Everything You Need To Know About Hybrid And Electric Cars
At Wexford Car Centre, we’ve seen huge demand for our new range of Kia hybrid and electric vehicles (EVs). Government grants towards the purchase price of hybrids and EVs, reduced running costs and handy automatic transmissions as standard are just some of the reasons why cars like the Kia e-Soul, Kia e-Niro and Kia Niro Plug-in Hybrid are so popular right now!
But which is the right one for you? In this article we explore hybrid and electric cars to help you understand the technology and how it can benefit you in your daily life.
What’s the difference between hybrid and electric cars?
Hybrid cars rely on two power sources: fuel and electricity. Electric cars of course run on electricity alone.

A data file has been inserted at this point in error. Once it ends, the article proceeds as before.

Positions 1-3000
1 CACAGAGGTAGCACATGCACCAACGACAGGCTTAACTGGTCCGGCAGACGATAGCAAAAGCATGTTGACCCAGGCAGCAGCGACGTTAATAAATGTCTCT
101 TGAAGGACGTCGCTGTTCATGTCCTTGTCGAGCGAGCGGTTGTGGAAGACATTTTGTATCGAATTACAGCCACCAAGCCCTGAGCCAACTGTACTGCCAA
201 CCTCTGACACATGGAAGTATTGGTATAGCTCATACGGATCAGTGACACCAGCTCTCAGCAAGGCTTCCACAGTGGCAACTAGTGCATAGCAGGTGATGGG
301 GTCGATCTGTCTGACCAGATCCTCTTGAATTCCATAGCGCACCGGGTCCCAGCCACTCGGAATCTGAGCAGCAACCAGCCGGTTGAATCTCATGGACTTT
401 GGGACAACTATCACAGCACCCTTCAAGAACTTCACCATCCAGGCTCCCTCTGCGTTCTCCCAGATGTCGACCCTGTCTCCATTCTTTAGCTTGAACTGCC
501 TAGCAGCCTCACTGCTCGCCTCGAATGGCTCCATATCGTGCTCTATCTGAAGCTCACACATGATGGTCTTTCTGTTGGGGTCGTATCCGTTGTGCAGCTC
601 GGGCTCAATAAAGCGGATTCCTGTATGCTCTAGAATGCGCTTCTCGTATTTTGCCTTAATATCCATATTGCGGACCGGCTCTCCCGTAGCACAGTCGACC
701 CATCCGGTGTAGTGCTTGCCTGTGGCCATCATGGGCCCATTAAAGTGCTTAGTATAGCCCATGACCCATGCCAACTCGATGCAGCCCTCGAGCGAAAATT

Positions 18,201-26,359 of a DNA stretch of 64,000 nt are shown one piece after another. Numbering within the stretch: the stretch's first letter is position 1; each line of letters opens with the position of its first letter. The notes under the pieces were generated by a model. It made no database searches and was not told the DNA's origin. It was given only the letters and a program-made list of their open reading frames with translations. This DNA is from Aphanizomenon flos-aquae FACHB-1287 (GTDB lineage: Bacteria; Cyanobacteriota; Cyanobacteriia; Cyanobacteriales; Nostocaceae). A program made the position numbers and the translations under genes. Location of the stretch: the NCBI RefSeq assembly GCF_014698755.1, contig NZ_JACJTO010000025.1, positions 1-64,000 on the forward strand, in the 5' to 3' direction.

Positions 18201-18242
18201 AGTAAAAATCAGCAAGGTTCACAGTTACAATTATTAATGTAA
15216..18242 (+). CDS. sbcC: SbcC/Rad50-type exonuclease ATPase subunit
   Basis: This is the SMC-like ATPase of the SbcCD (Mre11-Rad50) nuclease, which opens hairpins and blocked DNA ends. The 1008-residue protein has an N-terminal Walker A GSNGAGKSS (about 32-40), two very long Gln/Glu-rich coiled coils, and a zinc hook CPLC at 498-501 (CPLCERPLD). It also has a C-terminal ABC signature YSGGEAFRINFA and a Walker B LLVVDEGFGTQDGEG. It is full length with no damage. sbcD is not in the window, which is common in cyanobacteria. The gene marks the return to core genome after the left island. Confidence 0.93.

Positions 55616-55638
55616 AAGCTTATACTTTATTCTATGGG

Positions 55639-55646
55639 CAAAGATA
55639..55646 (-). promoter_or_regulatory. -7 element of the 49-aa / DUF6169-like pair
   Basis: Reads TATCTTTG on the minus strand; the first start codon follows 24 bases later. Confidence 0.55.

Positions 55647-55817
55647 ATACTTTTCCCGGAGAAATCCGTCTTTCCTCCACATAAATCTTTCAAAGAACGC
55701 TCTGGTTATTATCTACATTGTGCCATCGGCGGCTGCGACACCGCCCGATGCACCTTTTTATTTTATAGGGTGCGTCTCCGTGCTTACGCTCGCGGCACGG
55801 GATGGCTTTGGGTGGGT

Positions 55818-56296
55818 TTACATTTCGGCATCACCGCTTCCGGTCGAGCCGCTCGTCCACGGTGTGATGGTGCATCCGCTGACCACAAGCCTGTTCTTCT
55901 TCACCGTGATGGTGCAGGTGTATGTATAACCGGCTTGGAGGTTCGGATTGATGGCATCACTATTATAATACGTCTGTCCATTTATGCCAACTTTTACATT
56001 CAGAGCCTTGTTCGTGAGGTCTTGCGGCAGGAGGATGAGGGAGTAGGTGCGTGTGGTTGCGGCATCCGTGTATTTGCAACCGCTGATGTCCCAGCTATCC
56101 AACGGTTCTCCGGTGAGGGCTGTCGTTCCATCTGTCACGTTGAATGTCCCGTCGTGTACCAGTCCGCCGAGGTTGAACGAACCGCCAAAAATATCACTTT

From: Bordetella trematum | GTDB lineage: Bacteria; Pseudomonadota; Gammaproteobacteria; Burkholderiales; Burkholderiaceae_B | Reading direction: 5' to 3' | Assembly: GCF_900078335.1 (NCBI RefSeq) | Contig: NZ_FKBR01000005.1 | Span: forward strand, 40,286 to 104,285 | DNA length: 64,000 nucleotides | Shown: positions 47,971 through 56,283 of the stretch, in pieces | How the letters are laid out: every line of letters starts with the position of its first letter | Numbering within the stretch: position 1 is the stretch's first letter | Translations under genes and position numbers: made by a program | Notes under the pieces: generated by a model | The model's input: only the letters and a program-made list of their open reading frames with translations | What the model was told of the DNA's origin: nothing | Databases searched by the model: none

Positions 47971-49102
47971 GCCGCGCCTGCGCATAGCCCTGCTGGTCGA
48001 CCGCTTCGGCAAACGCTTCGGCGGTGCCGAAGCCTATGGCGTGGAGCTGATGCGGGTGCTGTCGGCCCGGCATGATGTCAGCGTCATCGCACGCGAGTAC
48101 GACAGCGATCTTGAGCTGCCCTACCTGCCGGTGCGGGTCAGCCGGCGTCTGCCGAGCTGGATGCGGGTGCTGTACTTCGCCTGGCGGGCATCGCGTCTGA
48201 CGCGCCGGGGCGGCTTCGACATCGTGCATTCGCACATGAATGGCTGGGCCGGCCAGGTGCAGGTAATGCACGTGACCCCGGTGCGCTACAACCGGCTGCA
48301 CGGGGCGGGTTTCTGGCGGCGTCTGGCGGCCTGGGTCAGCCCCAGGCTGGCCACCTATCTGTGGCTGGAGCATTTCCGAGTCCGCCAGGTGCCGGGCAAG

There are three types of hybrid car currently on sale in Ireland:
Standard Hybrid: Powered by a petrol/diesel engine, small capacity battery and an electric motor to reduce carbon emissions and use less fuel than a standard petrol or diesel car. At very low speeds, the car can run on electric power. But most of the time the car is intelligently using power from a mixture of engine and electric motion with a bias towards efficiency.
Mild Hybrid: A more basic hybrid set-up that cannot drive on electric power alone so not as efficient as the standard hybrid. The electric motor is only used for assistance to increase engine power when needed and reduce emissions.
Plug-in Hybrid: Also known as a PHEV. The plug-in hybrid has an engine and a larger capacity battery than the standard hybrid. It can also be plugged in and charged like an electric car. The owner will have the option of driving the car on electricity alone for up to 50 km depending on model and driving conditions. There is no fear of range anxiety because when the electric power runs out, the car can draw power from the engine and get all the benefits of a hybrid car. The plug-in hybrid is most efficient when it is plugged in and charged after every journey, just like an electric car.